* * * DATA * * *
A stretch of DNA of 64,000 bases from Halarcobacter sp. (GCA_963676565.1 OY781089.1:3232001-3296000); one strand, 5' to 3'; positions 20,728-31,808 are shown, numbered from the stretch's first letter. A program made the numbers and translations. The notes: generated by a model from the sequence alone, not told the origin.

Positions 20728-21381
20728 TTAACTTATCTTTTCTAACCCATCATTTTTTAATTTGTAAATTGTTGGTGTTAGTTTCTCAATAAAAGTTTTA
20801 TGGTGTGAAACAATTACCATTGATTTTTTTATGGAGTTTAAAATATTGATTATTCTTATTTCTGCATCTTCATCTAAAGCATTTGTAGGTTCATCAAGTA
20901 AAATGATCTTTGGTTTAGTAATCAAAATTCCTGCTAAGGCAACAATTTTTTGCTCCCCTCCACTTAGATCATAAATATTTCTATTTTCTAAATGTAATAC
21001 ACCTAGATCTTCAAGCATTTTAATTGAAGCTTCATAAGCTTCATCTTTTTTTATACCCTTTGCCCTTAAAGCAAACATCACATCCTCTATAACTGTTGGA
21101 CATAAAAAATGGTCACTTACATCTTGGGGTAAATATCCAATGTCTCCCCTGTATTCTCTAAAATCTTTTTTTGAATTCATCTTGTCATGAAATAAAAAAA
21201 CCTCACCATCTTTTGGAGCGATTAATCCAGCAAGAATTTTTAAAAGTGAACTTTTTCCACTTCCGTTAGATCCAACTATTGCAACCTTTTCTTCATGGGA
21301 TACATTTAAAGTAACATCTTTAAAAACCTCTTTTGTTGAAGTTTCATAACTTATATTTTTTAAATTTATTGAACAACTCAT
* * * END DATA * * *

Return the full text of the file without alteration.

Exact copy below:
A stretch of DNA of 64,000 bases from Halarcobacter sp. (GCA_963676565.1 OY781089.1:3232001-3296000); one strand, 5' to 3'; positions 20,728-31,808 are shown, numbered from the stretch's first letter. A program made the numbers and translations. The notes: generated by a model from the sequence alone, not told the origin.

Positions 20728-21381
20728 TTAACTTATCTTTTCTAACCCATCATTTTTTAATTTGTAAATTGTTGGTGTTAGTTTCTCAATAAAAGTTTTA
20801 TGGTGTGAAACAATTACCATTGATTTTTTTATGGAGTTTAAAATATTGATTATTCTTATTTCTGCATCTTCATCTAAAGCATTTGTAGGTTCATCAAGTA
20901 AAATGATCTTTGGTTTAGTAATCAAAATTCCTGCTAAGGCAACAATTTTTTGCTCCCCTCCACTTAGATCATAAATATTTCTATTTTCTAAATGTAATAC
21001 ACCTAGATCTTCAAGCATTTTAATTGAAGCTTCATAAGCTTCATCTTTTTTTATACCCTTTGCCCTTAAAGCAAACATCACATCCTCTATAACTGTTGGA
21101 CATAAAAAATGGTCACTTACATCTTGGGGTAAATATCCAATGTCTCCCCTGTATTCTCTAAAATCTTTTTTTGAATTCATCTTGTCATGAAATAAAAAAA
21201 CCTCACCATCTTTTGGAGCGATTAATCCAGCAAGAATTTTTAAAAGTGAACTTTTTCCACTTCCGTTAGATCCAACTATTGCAACCTTTTCTTCATGGGA
21301 TACATTTAAAGTAACATCTTTAAAAACCTCTTTTGTTGAAGTTTCATAACTTATATTTTTTAAATTTATTGAACAACTCAT